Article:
RIYADH: The Misk Global Forum began its second day on Wednesday with a session titled “Dinosaur or future-fit? Careers in a post-job era.”

The session discussed the evolution of change in the workplace. Panelists included Dr. Badr Al-Badr, CEO of the Misk Foundation; Princess Aljohara Al-Saud, partner at Henning Larsen studio; Ifeyinwa Ugochukwu, CEO of the Tony Elumelu Foundation; and Ezequiel da Rosa, CEO and founder of Piipee.

Princess Aljohara, one of the first Saudi female architects, discussed the hardships she faced when she first started working.

“Few organizations at that time had women in their offices,” she said. Undeterred, she “saw an opportunity and grabbed it.”

She said: “I progressed and started as a junior architect. My skills and machines gradually developed and I became a business development manager in Saudi Arabia.”

Al-Badr said “many organizations,” including the Misk Foundation and the Saudi Education Ministry, “are focusing on reskilling and retooling.”

He added that the ministry is working to amend the curriculum to better suit the labor market.

But he urged youths to be proactive about acquiring skills. “Take charge of your career. Don’t wait for the education system to be fixed,” Al-Badr added.

He said: “The current careers are very different from the ones of the previous generation,” adding that “the careers of our children will significantly differ from the current careers.”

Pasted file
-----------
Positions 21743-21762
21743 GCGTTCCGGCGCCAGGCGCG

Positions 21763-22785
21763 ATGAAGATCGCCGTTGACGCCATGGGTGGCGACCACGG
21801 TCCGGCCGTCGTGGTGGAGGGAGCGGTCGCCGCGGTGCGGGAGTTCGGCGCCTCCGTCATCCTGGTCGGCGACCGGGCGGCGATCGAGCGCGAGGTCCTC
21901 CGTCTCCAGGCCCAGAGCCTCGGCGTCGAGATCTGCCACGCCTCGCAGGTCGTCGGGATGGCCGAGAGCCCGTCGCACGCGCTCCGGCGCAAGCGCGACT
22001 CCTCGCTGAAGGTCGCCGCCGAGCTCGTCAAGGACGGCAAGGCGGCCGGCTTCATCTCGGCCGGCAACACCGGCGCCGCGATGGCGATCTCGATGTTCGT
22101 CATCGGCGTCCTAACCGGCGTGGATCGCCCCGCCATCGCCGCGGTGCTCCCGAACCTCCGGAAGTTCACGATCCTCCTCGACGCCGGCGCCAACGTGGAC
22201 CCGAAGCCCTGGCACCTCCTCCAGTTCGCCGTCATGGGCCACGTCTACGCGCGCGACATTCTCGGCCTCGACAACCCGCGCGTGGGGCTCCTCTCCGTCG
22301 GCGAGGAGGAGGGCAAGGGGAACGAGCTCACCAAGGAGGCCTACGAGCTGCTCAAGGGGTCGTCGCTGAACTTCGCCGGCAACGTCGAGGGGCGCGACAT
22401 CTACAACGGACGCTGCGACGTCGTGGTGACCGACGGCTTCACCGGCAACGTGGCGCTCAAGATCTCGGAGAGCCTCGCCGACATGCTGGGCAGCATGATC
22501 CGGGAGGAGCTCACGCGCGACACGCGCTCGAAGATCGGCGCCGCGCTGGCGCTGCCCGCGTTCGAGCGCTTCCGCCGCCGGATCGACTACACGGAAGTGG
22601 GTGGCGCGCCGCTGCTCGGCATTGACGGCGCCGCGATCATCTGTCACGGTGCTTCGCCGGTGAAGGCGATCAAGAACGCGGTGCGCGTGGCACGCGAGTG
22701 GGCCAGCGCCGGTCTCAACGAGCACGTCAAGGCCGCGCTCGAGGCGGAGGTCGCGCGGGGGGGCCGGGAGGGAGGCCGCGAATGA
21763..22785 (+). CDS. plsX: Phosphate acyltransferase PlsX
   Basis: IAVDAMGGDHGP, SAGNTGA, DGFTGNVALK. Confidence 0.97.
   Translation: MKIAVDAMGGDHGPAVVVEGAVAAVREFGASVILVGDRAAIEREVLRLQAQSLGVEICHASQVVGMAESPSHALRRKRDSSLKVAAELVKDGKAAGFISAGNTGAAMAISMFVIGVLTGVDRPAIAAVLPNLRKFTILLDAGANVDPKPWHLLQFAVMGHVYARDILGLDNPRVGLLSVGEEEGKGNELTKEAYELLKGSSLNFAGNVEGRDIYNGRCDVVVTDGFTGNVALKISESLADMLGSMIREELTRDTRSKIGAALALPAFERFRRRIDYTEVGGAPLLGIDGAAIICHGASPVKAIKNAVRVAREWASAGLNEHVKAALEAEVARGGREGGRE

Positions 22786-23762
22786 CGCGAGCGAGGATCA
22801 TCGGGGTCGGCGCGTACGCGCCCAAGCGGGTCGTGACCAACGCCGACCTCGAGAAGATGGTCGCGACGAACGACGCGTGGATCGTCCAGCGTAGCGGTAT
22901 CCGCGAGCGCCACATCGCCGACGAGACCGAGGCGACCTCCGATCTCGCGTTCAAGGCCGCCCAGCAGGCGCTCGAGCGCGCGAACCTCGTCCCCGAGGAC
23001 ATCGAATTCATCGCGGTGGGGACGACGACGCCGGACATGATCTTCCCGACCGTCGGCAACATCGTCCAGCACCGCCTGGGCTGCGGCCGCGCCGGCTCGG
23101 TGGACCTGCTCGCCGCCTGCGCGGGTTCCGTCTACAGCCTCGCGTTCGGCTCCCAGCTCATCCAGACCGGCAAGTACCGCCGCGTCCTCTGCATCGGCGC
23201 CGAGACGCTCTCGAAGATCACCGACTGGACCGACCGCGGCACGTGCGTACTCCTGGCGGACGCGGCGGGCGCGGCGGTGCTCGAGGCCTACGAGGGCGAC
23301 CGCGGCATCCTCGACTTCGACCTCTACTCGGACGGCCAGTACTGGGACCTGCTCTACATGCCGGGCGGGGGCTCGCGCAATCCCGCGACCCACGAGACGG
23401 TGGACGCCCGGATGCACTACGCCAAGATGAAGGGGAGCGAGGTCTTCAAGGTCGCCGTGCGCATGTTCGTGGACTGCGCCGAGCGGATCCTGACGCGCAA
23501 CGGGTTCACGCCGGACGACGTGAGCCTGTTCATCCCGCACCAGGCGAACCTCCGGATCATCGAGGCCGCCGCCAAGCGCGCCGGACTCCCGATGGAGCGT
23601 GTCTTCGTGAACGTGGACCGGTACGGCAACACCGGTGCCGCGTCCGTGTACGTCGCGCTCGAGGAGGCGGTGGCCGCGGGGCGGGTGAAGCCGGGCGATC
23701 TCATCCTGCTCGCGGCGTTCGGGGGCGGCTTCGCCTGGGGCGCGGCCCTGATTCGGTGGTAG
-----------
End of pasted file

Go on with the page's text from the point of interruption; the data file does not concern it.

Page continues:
He stressed the need to improve personal skills, as traditional universities have always focused on technical skills, while personal skills come at a secondary level.

Al-Badr pointed out that personal skills are represented in work ethics, presentation skills, speaking skills and emotional intelligence, adding that some universities have started teaching them. Misk has also designed specialized programs to enhance those skills.

He called on students to take the initiative and not wait until universities change their curricula and correct the educational system. He pointed out that there are many places to acquire these skills, whether through Misk’s programs, or the internet, in addition to many government programs that enhance the personal skills of entrepreneurs, freelancers, or even traditionalists.

Al-Badr explained that many organizations, including Misk, are focusing on reteaching skills and tools, pointing out that the Ministry of Education is relaunching new curricula. He also discussed partnerships between universities and major companies for the formulation of courses that best suit the labor market and workplaces.

Ugochukwu said: “One thing that computers and AI (artificial intelligence) can’t do is show compassion. It’s what people have, and that’s what’s critical in the future.”

She said her foundation has trained over 10,000 African entrepreneurs. “The key word is training, training, training,” she added.

“We have a strong emphasis on leveraging technology. The Fourth Industrial Revolution is on its way, and Africa sure doesn’t want to miss it.” A huge part of entrepreneurship is to “create a solution that doesn’t exist,” Ugochukwu said.  To her, entrepreneurship is not “about starting a business.” Rather, it is a “mindset of doing it in the best possible way.”

She added: “Every human being has an innate talent that’s unique to them. We must tap into that talent to see outstanding achievement.”

Da Rosa, who has been an entrepreneur since the age of 16, said: “The most important thing is to make people happy and help them achieve their dreams. If you do that, you have a team.”

He added: “The point of being an entrepreneur is to do and to move. I think everyone here can do something and change something.”